week’s review sees us drifting downriver with a blindfolded Sandra Bullock and
two scared kids as we take a look at another Netflix original: Bird Box.
Bird Box began streaming (no pun
intended) worldwide on 21 December 2018.
In a nutshell
film starts off with Bullock’s character Malorie telling a young boy and girl
that they’ll be taking a boat down river, and not to remove their blindfolds
for the duration of the journey, otherwise they’ll die. Skip back five years
and we see why, as supernatural entities begin appearing around the world,
causing anyone who looks at them to immediately commit suicide.
Who’s it for?
over the age of 15, if the certification people are to be obeyed. There isn’t a
whole lot of anything in this movie other than violent death scenes that would
require a viewer to be a bit older, but it’s certainly not for children or
those of a nervous disposition.
Who’s in it?
Bird Box has a nice little cast.
Sandra Bullock is the protagonist supported by Trevante Rhodes, BD Wong, Tom
Hollander, Jacki Weaver and John Malkovich, among others.
is, as you might expect, as strong as ever in the lead role – assured, funny,
empathetic and believable playing Malorie, a character who’s well capable of
preserving herself and others while remaining vulnerable enough in the midst of
an apocalyptic situation for us to relate to her as a person (not that we’ve
been in too many end-of-the-world scenarios, but you know what I mean).
puts in a notable performance as Douglas (are we supposed to hate him or like
him?) while Rhodes is a strong support for Bullock’s lead. Hollander is
sufficiently creepy in his role, too.
The good stuff
recently acquired an inexplicable taste for horror movies, so I couldn’t resist
flicking this one on as soon as I watched the trailer. And it didn’t disappoint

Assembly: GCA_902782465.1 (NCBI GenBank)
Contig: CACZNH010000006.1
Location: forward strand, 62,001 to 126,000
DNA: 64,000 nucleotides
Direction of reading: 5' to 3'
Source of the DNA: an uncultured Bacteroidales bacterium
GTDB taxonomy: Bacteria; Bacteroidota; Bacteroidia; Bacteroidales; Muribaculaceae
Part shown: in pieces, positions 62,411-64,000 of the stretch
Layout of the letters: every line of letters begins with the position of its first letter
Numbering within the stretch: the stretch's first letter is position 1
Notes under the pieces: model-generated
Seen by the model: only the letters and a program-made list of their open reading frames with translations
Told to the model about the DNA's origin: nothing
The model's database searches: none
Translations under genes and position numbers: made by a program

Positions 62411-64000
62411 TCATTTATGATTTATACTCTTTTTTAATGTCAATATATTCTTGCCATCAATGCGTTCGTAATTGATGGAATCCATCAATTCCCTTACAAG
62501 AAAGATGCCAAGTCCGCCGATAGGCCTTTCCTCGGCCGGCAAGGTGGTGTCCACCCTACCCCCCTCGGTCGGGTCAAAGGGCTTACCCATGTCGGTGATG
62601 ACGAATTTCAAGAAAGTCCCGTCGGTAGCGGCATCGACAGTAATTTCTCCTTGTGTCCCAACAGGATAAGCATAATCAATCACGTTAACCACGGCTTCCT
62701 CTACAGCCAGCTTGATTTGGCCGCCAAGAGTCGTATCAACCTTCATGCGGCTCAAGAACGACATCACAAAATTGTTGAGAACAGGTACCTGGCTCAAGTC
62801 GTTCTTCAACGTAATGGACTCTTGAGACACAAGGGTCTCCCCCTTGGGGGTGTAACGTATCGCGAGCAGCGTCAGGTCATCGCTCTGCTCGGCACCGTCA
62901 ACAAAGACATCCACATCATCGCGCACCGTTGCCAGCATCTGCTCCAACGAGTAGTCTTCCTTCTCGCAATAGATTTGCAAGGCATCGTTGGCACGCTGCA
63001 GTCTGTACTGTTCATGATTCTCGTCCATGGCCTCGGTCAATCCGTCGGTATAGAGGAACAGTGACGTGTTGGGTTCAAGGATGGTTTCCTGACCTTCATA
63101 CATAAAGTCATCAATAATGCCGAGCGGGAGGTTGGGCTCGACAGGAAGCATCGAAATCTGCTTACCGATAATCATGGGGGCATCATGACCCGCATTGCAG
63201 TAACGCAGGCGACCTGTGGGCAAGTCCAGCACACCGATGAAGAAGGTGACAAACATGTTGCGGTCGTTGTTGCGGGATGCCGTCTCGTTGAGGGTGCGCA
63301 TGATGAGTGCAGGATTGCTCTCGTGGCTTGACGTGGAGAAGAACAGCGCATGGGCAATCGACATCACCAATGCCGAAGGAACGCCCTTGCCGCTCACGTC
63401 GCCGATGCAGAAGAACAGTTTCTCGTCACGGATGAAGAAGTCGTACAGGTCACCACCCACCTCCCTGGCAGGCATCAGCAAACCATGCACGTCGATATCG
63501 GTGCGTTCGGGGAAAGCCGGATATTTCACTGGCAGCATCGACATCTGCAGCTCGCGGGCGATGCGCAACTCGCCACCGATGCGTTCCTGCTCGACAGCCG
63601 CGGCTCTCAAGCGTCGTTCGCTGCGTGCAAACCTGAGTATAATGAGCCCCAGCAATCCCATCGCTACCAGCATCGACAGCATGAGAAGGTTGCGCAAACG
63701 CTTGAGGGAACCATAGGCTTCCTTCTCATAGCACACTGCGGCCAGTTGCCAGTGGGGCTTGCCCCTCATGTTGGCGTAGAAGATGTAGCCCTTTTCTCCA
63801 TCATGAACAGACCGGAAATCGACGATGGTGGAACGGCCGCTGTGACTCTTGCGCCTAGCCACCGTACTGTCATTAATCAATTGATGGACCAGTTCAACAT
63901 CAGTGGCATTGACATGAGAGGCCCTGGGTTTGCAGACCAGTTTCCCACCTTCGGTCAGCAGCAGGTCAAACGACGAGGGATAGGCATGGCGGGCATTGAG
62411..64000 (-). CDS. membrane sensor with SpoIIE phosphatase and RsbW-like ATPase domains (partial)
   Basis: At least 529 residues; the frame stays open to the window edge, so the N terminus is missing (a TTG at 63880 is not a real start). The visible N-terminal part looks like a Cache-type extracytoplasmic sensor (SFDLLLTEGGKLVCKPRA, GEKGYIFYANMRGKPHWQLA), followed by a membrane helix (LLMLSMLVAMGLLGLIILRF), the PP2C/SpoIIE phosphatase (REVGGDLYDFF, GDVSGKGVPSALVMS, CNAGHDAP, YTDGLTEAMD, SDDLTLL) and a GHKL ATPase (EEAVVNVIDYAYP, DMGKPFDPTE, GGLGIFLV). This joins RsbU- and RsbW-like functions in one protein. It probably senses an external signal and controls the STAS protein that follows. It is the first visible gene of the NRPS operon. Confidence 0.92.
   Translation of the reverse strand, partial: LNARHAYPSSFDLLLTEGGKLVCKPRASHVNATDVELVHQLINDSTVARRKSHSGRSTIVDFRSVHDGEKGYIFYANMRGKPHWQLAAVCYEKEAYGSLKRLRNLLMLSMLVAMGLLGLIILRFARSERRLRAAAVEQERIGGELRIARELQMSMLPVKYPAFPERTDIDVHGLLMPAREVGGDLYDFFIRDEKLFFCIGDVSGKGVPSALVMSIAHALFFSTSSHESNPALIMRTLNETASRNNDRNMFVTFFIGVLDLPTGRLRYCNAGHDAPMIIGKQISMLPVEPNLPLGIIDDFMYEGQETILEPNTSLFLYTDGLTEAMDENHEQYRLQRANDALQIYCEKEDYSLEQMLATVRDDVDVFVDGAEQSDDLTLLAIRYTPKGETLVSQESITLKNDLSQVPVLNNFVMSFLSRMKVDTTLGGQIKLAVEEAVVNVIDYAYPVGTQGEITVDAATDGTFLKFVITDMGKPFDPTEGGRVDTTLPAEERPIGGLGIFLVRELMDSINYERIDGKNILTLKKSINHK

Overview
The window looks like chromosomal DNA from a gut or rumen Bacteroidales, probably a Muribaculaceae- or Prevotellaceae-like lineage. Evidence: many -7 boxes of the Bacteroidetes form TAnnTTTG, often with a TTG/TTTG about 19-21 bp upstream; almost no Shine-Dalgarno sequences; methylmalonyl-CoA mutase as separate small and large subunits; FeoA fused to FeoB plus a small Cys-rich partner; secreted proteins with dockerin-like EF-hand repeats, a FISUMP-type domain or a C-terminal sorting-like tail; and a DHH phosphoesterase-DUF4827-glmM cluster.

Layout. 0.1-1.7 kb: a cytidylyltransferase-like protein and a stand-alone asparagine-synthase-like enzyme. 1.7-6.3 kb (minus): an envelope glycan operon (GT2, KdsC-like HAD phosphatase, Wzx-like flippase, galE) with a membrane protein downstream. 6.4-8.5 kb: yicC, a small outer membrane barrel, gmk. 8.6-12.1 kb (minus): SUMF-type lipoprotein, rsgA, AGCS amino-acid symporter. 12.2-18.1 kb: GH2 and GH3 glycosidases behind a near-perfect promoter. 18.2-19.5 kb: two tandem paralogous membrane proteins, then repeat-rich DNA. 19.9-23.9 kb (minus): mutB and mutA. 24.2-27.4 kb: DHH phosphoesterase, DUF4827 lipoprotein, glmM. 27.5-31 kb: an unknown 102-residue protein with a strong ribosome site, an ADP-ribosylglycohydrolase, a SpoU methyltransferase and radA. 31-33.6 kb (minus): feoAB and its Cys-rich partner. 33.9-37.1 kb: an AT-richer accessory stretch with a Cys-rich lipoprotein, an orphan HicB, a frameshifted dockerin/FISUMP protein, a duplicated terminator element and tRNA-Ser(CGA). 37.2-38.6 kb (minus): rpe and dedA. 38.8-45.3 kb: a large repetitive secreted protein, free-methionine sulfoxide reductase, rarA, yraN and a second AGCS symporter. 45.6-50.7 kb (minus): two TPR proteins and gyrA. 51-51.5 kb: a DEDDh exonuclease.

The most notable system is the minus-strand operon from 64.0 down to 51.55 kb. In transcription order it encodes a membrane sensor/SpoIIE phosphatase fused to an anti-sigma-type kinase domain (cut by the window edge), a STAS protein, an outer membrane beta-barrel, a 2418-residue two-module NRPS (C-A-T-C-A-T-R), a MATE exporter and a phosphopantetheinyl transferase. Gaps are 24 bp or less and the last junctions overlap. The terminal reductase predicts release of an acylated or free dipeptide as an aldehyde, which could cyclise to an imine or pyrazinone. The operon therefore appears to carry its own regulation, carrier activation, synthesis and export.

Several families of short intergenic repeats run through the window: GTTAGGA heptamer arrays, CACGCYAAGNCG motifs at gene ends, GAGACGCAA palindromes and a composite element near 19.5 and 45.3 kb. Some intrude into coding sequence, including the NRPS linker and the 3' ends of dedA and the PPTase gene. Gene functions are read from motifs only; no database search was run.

– it is scary, and it is a
relatively-fresh breath of air in its genre. And it’s another bull’s-eye for
Netflix’s efforts in horror after the superb Annihilation.
enjoy movies where a group of random strangers are thrust together and have to
collectively figure out how to survive. I wouldn’t do so well in that scenario
myself, but it’s fun watching others have a go at it. The plot of the movie,
which cuts back and forth between the river journey and how it all kicked off
five years prior, is engaging enough to keep you hooked in without giving you
too much of a chance to dig any deeper into potential plot-holes; the tension
is pumped steadily into the house where much of the retrospective action takes
place and when the scares do come, they’re worth the wait.
filmmakers also employed a clever trick to maintain the suspense, one that
directors have used countless times in the past to great effect – you don’t see
the monsters for a very long time (or in this instance, technically not at
all). Think of the shark in Jaws, the
T-Rex in Jurassic Park, or Norma
Bates in Psycho. The suggestion of
horror in Bird Box is often greater
than what’s actually seen, and that makes it all the more powerful.
The not so good stuff
mentioned previously, Bird Box is a relatively-fresh idea, but it’s not
totally original. M. Night Shyamalan’s The
Happening (which is a terrible movie) was centred on the same idea of
people committing suicide under the influence of some invisible entity, so I
felt like this one was a slight rip-off. Indeed, Josh Malerman, who wrote the
novel on which the film is based, feared that his rough draft (written prior to
The Happening) was too similar to
Shyamalan’s idea and would be passed over. This is a much better take on the
idea, though, so he needn’t worry.
only other gripe was the ending, which was a bit of a come-down after all the
tension leading up to it – it’s not the worst, but a little more closure would
The bottom line
Bird Box is another solid horror
showing from Netflix, and well worth a watch. It’s plenty scary and
intelligently executed by the filmmakers and cast. I enjoyed it a lot and will
definitely give it a second viewing at some stage.
Verdict: (3.5 / 5)